WHILE THE POLLS are promising, it still isn’t easy being the Green Party of Canada. In the 2000 federal election, the Greens garnered a paltry 0.8 per cent of the vote. This time around, some pollsters have them at a much improved six, even seven per cent. That still didn’t get Jim Harris, the party’s leader, invited to the big dance, where the frontmen for the four mainstream parties duked it out in the Englishand French-language television debates. “Canadian broadcasters knocked out democracy,” says Harris. “Five unelected, unaccountable executives made a decision on behalf of 22 million voters that the Green party’s voice would not be heard.”
Harris, a 43-year-old motivational speaker and a one-time Progressive Conservative, says the party’s own internal polling shows three-quarters of Canadians-the great majority of them committed to voting for another party-wanted the Greens included in the leaders’ verbal fisticuffs. Maybe next time. The Greens have fielded candidates-a quarter of them under 30 years old-in all 308 ridings and have a chance of winning one, maybe two seats.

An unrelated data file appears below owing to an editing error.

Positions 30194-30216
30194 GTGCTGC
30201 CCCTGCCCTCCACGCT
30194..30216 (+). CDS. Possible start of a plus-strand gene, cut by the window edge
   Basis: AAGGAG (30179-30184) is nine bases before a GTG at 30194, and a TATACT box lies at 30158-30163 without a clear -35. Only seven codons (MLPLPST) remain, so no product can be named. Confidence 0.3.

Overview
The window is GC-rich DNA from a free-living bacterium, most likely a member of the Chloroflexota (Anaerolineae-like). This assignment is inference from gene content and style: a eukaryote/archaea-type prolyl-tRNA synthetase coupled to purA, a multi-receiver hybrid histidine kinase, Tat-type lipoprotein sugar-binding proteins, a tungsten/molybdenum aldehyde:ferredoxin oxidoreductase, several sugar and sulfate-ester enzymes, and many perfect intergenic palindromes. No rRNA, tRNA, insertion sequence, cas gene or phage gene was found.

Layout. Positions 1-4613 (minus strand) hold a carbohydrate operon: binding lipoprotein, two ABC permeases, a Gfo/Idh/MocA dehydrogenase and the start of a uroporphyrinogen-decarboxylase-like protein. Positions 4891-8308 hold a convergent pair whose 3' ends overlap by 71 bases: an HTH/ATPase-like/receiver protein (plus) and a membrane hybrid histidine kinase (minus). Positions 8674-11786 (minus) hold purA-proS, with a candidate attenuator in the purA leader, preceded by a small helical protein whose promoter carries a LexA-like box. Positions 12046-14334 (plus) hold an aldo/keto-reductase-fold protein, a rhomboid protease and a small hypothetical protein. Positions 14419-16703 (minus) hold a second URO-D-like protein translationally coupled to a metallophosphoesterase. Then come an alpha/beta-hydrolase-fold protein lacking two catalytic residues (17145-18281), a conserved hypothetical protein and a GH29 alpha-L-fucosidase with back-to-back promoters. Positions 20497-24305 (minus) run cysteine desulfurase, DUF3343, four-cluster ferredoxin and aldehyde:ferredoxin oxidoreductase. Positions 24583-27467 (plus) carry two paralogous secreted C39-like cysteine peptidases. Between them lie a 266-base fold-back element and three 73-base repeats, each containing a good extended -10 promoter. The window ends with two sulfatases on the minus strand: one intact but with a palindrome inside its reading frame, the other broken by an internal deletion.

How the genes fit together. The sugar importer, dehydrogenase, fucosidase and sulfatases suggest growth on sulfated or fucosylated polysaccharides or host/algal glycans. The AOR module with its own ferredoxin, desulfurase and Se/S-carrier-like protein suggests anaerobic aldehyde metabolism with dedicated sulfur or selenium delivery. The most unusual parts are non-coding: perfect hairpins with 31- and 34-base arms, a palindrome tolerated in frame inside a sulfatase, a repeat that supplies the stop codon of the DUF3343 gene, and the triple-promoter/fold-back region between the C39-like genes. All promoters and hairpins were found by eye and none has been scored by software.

Both of those would be out West. Despite the party’s emphasis on the environment, it is in some respects surprisingly conservative, with an emphasis on fiscal responsibility and small government. Among its other
Harris says there’s some satisfaction in seeing others filch parts of his platform
platform planks: a $3.5-billion tax cut for individuals, paid for by a 10-cent-a-litre “pollution tax” on gasoline, and “greencollar” jobs to be created by encouraging, for example, auto manufacturers to build fuel-efficient hybrid vehicles. The party spins itself as “neither right nor left-we are in front.”
While a seat or two in the Commons might be nice, money would be welcome, too. Thanks to recent electoral reforms, parties that attract at least two per cent of the vote are eligible for $1.75 each year for each ballot they pull in. “What that means is that each vote, over a 4V2-year Parliament, is now worth about $8,” says Harris. Or about $8 million if the Greens crack the million-vote mark, as their leader predicts they will.
Harris himself doesn’t have a snowball’s chance in the Amazon of winning his Toronto-Danforth riding. He’s up against NDP Leader Jack Layton, who one poll suggested has 53 per cent of the vote, followed by Liberal incumbent Dennis Mills at 33 per cent, Conservative Loftus Cuddy with 10, and Harris at just four per cent. Still, Harris says he takes a measure of satisfaction in seeing the other parties filch parts of the Greens’ platform. “The central message here is we are being effective,” he says. Other longshot parties must be green with envy.
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